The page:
And Suddenly I’m a Genius
September 29, 2007 | Written by admin
I had no idea the buzz my "MacGregor’s Equation" would create. Suddenly I have become a genius in the minds of some. (Please don’t bother correcting them.) I’ve been fielding all sorts of emails and questions about it. For those not in the know, in my last post, I offered a mathematical formula for determining when an author should consider moving from part-time to full-time. It looks like this:
24m(n) + 4b(r) = RJ
The short version is that you need to have four books earning you royalties and 24 months of book contracts paying you a livable wage. (Feel free to scroll down to my previous post for more detail.) Just for clarity’s sake, there’s one thing I want to be sure you understand: The starting place is to figure out what you think a real job is. Or, to put it another way, how much money do you think you need to make in a year in order to justify this writing gig? You have to make that decision for yourself — nobody can make it for you. Start with that personal decision, then move forward.
On to questions. Sally wrote and asked me if I’d be willing to share some of my favorite first lines from books. Happy to!
"As clowns yearn to play Hamlet, so I have wanted to write a treatise on God." -J.I. Packer, Knowing God. A brilliant opening line. Strikes a balance between digging into something deep, while at the same time recognizing the author’s own limitations. Love this one.
"I daydream all sorts of unwieldy Arkansas fantasies. My fantasies are mostly about watching him sleep and finding a church with both incense and pariahs, about carving out a life in Arkansas amid all the chicken plants and political scandals, about converting that side room he never really uses into a place where I could have a desk and a bookshelf and yellow curtains on the windows." From Lauren Winner’s Girl Meets God, it gives you a taste of her talent. The unexpected word choice, the various images, and the fun that is inherent in all her writing that makes me such a fan.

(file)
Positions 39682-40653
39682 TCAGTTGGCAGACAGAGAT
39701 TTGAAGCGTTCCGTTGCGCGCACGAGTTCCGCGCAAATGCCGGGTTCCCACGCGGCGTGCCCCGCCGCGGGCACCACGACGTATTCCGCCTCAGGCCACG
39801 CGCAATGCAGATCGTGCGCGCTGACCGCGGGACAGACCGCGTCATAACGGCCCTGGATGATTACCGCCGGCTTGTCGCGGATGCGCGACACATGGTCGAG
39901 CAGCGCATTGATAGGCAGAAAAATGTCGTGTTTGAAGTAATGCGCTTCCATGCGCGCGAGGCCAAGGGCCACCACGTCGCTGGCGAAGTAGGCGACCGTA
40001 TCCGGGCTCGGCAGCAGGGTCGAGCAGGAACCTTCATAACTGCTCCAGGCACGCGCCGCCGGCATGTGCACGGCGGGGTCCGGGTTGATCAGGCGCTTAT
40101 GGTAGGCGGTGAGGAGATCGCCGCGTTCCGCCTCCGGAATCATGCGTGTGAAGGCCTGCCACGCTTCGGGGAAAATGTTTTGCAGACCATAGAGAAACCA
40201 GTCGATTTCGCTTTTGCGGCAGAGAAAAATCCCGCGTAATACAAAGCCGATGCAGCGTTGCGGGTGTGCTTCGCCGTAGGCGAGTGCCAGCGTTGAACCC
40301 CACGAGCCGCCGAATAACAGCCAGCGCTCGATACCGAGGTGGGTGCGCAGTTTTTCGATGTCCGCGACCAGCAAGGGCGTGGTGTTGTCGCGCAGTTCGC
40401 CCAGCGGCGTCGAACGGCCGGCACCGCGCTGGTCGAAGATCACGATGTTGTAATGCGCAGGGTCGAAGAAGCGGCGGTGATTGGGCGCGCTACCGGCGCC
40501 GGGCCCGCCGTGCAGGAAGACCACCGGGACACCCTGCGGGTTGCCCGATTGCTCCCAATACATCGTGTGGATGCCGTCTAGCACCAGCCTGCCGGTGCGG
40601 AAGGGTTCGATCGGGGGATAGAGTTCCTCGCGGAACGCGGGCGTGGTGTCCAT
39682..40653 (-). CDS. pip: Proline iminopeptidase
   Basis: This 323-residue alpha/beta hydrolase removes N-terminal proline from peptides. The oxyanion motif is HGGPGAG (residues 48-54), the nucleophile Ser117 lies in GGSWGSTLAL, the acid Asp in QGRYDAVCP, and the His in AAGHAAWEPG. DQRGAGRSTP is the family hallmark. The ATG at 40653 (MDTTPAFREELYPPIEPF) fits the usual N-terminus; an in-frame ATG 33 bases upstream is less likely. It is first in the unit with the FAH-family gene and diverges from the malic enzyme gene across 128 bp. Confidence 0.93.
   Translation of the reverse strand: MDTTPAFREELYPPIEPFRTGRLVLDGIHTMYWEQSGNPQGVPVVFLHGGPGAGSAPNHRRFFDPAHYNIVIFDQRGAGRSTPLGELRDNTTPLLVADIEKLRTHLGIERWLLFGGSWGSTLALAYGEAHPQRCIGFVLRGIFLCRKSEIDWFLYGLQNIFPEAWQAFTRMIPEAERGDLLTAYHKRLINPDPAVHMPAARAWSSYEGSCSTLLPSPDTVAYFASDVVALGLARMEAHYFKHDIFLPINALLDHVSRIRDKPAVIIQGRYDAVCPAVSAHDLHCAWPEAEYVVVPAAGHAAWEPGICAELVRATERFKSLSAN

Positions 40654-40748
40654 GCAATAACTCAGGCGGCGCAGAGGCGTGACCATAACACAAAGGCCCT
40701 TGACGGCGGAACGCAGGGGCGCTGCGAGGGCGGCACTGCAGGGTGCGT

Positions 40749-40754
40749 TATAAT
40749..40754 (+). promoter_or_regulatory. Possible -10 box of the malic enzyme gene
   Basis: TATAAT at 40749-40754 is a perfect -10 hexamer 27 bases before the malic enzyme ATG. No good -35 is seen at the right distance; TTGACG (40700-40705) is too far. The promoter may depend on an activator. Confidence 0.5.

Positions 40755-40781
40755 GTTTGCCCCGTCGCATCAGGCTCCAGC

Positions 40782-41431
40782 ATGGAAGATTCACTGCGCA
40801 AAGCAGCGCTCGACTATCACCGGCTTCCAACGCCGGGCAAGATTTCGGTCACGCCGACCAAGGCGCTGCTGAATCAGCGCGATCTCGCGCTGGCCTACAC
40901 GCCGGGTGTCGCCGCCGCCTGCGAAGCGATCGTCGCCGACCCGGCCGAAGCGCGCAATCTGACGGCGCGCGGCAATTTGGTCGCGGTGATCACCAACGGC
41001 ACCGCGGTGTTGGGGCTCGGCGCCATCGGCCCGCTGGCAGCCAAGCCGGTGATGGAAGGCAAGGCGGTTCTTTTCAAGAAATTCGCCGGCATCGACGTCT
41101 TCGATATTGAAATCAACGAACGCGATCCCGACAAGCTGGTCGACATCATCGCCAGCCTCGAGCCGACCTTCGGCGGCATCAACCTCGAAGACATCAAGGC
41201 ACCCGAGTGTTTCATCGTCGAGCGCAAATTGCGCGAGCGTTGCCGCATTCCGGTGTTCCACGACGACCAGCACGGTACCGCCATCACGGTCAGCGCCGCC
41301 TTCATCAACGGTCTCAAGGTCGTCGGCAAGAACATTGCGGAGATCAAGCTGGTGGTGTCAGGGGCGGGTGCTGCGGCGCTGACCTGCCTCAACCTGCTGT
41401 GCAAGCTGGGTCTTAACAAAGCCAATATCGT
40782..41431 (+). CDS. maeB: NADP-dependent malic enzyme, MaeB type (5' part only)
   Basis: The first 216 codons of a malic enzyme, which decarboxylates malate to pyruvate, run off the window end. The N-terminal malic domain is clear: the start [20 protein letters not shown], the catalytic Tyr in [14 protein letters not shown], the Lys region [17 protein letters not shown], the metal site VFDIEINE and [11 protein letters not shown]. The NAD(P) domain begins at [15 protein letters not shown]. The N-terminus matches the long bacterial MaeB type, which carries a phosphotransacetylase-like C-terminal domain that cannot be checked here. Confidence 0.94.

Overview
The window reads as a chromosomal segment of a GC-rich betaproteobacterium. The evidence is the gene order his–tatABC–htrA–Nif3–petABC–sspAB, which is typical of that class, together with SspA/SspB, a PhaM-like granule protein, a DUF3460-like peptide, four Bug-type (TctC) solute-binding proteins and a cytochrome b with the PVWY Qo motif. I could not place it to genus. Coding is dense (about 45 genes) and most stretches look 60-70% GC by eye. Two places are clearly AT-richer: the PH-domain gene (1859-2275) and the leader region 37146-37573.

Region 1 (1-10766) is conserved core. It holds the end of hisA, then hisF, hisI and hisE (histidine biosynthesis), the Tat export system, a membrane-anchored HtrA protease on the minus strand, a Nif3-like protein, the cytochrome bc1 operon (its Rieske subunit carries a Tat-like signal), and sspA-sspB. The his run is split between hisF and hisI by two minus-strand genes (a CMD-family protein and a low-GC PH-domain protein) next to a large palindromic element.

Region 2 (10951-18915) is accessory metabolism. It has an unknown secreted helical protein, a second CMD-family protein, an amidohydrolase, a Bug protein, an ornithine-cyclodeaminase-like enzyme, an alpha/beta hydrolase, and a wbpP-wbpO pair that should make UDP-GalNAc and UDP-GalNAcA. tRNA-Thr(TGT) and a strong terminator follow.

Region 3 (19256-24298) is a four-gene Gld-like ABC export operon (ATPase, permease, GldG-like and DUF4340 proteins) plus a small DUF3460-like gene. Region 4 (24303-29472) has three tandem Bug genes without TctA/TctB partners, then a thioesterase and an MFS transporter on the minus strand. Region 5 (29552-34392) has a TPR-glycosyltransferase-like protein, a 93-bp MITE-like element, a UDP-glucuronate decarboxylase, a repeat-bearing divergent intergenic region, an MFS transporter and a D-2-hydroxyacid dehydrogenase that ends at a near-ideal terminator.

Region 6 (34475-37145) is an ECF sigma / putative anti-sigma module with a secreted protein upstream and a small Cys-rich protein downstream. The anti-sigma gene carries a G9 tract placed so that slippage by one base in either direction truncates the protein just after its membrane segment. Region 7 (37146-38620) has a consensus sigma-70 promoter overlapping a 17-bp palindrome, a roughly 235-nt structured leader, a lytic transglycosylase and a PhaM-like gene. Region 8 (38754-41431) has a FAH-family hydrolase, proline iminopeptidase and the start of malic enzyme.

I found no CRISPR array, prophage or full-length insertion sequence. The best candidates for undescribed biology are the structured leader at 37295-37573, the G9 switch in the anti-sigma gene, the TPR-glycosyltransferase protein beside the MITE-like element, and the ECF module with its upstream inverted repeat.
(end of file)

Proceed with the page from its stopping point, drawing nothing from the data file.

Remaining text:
Thomas Pynchon starts his amazing novel, Gravity’s Rainbow, with the words, "A screaming comes across the sky." It’s about living in England during the blitz. But it’s his second paragraph, describing what it was like to sit in a bomb shelter during that time, that really grabs me: "Inside the carriage, which is built on several levels, he sits in veleveteen darkness, with nothing to smoke, feeling metal nearer and farther rub and connect, steam escaping in puffs, a vibration in the carriage’s frame, a poising, an uneasiness, all the others pressed in around, feeble ones, second sheep, all out of luck and time; drunks, old veterans, still in shock from ordinance twenty years obsolete, husbands in city clothes, derelicts, exhausted women with more children than it seems could belong to anyone, stacked about with the rest of things to be carried out to salvation." It’s the imagery, the fine description, the recognition of others that grabs me. There is foreshadowing, a sense of awkwardness, and things not yet understood in that sentence. Pynchon is a genius.